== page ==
Code R310.1 of the ICC reads: “Basements, habitable attics, and every sleeping room shall have not less no fewer than one operable emergency escape and rescue opening […]“
That is, if your basement contains one or more sleeping rooms, each sleeping room must have an emergency escape and rescue opening. These emergency openings could be a door or a window but must open directly into a public way, or to a yard or court that opens to a public way.
Will a Finished Basement Increase My Property Value?
You may be asking yourself: Why finish a basement then? More than likely it will not be included in the square footage of the house.
Just because you may not add your finished basement’s square footage doesn’t mean you can’t find a way to highlight that your house has a beautiful finished basement. Everything else being equal, a home with a finished basement should fetch a higher sale price.
But what is the return on your investment (ROI)? Don’t be disappointed -It is not a profitable investment.
An analysis completed in 2017 concludes that if you were to sell a house with a finished basement, you would get back about 70% of what you spent. In the example they provide, a remodel costing $71,115 would increase the value of your home by $49,768.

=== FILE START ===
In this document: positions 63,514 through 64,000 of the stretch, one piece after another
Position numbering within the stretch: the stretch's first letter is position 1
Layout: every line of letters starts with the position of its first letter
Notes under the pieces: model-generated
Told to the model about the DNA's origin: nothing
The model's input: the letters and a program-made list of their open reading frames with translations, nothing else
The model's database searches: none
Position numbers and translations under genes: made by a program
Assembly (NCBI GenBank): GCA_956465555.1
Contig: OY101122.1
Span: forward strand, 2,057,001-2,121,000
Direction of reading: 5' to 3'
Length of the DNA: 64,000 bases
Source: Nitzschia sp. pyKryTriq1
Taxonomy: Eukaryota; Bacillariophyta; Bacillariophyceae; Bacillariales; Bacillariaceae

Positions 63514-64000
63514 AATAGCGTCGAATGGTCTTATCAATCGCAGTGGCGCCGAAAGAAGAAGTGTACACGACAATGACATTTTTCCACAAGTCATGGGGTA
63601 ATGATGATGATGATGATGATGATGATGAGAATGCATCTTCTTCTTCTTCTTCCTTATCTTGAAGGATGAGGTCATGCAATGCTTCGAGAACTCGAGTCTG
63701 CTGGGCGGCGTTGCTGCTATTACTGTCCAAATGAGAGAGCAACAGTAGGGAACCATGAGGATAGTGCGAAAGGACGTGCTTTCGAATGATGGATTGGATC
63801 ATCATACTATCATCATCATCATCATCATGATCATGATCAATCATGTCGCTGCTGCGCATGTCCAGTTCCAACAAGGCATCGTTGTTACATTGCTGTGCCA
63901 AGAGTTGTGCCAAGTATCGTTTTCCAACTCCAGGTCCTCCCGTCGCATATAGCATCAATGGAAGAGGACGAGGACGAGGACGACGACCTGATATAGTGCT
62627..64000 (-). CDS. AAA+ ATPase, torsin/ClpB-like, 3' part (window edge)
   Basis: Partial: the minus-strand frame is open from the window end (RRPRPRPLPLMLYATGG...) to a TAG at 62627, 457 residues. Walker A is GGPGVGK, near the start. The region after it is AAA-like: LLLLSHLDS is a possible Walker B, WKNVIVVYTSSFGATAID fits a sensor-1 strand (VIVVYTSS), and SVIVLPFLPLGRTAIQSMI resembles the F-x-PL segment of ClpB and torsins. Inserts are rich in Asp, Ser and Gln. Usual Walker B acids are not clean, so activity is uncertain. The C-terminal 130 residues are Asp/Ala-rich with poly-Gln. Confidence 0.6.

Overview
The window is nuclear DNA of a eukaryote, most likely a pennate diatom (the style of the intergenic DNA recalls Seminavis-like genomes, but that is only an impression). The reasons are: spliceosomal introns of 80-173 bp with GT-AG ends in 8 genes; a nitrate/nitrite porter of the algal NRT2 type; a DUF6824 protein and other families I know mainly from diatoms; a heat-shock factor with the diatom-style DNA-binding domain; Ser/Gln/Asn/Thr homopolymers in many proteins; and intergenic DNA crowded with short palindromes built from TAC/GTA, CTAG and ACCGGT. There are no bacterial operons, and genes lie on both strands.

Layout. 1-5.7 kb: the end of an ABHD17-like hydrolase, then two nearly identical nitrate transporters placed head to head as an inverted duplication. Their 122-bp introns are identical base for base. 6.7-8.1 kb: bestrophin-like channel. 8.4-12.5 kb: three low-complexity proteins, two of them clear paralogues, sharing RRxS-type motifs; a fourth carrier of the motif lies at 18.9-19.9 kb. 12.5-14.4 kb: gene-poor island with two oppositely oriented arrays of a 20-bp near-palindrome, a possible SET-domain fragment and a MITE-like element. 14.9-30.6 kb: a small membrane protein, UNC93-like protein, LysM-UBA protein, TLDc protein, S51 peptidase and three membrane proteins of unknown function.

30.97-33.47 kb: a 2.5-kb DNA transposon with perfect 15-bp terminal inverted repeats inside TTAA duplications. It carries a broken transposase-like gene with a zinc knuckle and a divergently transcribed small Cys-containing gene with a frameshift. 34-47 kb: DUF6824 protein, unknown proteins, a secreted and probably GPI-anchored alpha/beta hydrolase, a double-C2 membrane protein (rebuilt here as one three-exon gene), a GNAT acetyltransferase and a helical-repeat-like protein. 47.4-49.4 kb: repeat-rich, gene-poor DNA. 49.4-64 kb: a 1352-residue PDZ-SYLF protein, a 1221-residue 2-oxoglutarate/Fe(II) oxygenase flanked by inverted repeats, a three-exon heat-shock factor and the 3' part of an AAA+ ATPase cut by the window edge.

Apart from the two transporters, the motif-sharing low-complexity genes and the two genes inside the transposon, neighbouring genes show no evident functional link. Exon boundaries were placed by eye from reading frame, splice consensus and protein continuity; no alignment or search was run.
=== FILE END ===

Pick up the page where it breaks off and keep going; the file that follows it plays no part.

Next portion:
So, now you are thinking, what is the point?
You don’t recover the cost you put in when you sell the house. But, I think the main reason most people consider finishing a basement is not to increase the value of the house, but to enjoy the house more, which brings me to my next point.
What About the Finished Basement Intangible Benefits?
While you don’t recover 100% of your investment if you sell the house, if you add some of the intangible benefits you gain with it, you may feel that you actually “profited” from that investment.
The bottom line, if you finish your basement and is up to code, you will increase the size of the home regardless of whether it is included in the square footage of your home.
What can you do with more space?
You finally may have a decent place for your in-laws when they come and visit. Extended family and friends may feel less crowded when they come over for the weekend.
By the way, although your basement will have to be considered a legal living space under your local code, you could potentially rent the space. Be part of the gig economy and become an Airbnb host.
You know that it never hurts to have an additional bathroom. Maybe you currently have only one and finally don’t have to share it. That’s definitely a plus.
For most men, the thought of having a man cave is like a dream come true. It is a place to get away from pressures temporarily and to decompress. Maybe that’s what you can use it for.
Video: Does Basement Square Footage Count?
Below is a video with an interesting perspective from Katie Noel, a real estate agent. She goes over the intrinsic ways a basement counts towards the value of your home.
In the end, you probably will not be able to have your finished basement space included in square footage, but I don’t think that is that important. You should be able to include it in your listing and increase the price of house because of that. And hopefully you get to enjoy your finished basement for many years before you sell your house.